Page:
Milford Beacon
  • Coons helps promote literacy program at Nemours Pediatrics

  • Pediatric doctors and nurses at seven Nemours-run medical facilities throughout the state are increasingly prescribing books to their patients
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  • Studies indicate that children who learn to read early in life tend to develop longer attention spans, greater critical thinking skills, healthier social interactions, and even land higher paying jobs later in life.
    That's why pediatric doctors and nurses at seven Nemours-run medical facilities throughout the state are increasingly prescribing books to their patients, according to the health system's spokesman Chris Manning.
    "Starting this year, all of the Nemours Pediatrics facilities are participating in Reach Out And Read, a program that trains doctors and nurses to advise parents about the importance of reading aloud," Manning said. "Through Reach Out and Read, each child starts Kindergarten with a home library of up to 10 new, carefully chosen books and a parent who has heard about the importance of reading."
    To help promote the program, U.S. Sen. Chris Coons (D-Del.) spent about an hour on Sept. 27 reading to children at Milford's Nemours Pediatrics office, which has been participating in the Reach Out and Read program since 2005.
    Children receive a book during each of the ten wellness physical appointment they receive between the ages of six months and 5 years. Program manager Aida Robles said each of the three physicians at the office in the Teal Creek Plaza distribute about 1,000 books a year.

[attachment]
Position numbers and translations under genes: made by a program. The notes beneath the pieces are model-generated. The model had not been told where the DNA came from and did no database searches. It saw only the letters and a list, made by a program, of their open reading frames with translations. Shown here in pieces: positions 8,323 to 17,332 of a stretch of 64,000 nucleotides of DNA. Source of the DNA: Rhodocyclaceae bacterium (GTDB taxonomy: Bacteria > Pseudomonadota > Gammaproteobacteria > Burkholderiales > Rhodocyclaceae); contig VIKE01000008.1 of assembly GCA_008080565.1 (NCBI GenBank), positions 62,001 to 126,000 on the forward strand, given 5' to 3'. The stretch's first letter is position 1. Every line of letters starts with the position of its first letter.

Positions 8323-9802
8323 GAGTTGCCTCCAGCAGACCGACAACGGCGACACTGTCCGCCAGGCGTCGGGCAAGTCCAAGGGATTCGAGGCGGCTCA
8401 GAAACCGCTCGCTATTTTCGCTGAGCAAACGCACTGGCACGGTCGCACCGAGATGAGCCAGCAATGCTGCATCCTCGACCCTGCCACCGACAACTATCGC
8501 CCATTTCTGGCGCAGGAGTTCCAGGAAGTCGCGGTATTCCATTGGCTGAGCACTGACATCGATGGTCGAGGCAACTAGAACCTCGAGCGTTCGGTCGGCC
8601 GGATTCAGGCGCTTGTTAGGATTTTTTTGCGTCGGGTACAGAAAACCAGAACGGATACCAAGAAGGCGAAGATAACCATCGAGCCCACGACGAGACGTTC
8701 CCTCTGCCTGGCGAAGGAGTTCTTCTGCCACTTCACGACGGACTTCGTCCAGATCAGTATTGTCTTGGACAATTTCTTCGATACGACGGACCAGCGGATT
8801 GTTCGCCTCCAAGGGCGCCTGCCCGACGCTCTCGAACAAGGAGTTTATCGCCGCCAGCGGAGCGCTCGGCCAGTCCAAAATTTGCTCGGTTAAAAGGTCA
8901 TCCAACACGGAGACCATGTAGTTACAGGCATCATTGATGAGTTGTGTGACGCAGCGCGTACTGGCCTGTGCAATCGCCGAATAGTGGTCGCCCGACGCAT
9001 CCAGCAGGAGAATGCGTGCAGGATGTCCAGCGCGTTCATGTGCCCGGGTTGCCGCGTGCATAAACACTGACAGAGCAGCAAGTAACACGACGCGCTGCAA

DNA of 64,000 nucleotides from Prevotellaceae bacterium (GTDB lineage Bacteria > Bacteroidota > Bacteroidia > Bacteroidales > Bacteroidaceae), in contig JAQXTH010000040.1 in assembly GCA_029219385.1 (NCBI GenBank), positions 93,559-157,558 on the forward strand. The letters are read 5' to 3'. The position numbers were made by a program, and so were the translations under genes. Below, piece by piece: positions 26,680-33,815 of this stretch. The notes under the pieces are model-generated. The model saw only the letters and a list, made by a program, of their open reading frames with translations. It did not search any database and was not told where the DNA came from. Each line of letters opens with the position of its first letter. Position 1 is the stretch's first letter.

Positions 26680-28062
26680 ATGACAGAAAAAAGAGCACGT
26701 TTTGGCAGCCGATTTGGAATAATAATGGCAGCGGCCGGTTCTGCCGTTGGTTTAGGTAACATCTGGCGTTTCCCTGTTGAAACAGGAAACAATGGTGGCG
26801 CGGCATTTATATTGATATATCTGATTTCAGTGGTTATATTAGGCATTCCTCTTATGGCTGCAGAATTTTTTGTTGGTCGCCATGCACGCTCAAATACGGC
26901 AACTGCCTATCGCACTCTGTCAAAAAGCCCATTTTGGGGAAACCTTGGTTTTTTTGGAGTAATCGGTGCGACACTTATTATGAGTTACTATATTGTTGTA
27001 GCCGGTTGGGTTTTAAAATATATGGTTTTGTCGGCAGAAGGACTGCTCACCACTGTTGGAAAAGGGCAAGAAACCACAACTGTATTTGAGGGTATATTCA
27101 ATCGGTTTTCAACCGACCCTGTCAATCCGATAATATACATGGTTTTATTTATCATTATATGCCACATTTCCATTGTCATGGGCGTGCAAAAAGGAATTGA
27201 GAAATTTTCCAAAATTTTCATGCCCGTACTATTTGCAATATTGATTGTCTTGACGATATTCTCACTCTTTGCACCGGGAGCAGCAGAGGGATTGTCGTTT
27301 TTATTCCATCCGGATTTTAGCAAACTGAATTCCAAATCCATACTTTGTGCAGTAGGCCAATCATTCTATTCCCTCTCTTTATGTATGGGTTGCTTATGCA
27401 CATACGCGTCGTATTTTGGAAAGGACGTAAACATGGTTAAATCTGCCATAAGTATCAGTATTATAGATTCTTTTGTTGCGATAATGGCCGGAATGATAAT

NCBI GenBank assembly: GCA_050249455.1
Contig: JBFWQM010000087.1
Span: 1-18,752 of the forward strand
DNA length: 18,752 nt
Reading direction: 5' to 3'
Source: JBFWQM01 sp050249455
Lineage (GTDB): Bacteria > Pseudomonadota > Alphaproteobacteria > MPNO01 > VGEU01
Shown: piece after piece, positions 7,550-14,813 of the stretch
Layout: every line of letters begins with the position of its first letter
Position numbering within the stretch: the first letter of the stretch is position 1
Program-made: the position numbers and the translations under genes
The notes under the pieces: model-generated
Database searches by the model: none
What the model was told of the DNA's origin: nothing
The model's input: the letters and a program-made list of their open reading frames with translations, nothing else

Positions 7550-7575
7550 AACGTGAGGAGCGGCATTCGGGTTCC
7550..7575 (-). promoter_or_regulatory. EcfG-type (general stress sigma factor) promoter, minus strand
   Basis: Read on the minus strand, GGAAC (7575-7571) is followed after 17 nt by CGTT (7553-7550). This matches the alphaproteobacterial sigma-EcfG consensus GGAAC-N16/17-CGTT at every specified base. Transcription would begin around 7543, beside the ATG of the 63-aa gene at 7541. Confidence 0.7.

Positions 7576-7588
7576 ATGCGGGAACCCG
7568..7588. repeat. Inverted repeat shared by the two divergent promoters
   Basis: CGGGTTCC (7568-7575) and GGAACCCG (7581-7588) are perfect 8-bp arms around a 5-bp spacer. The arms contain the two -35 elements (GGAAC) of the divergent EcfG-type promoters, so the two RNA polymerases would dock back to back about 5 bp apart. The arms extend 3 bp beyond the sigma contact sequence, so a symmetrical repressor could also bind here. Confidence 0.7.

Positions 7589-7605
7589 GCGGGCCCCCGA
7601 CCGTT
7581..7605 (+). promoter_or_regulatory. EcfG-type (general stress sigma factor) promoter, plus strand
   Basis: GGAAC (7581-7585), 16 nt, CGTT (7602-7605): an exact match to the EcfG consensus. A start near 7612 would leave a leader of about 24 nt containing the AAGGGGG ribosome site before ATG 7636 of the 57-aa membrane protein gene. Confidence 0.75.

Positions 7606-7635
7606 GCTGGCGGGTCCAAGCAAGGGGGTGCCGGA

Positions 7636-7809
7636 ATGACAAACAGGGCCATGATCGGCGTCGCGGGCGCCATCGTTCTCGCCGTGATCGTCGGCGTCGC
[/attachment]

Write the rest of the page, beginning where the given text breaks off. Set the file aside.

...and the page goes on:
"Books provide a gateway to the imagination and open the door to enormous possibilities for every child," Coons said after his visit. "Programs like Reach Out and Read promote reading readiness in our youngest kids and ensure that they have books of their own."
    After reading "Lola Goes to the Library," and "Five Little Monkeys Jumping on a Bed," the senator handed out "How Do Dinosaurs Clean Their Rooms," "If You Give a Pig a Pancake," and "All By Myself" to ten children between the ages of 1 and 10.
    "I think it's a great program because it makes the kids less worried about coming to the doctor's office when they know they're going to get a book," said Greenwood resident Beth Baker, a clinical data abstractor for Nemours, whose son and daughter attended Coons' reading session. "The older kids actually start to look forward to the visits."
    Kiana Carter, whose son was making his first visit to the Milford office on Thursday, also said she likes the idea of children getting books from their doctor.
    "It's neat," she said. "I think it will give them a taste for reading and want to do it more as they get older."
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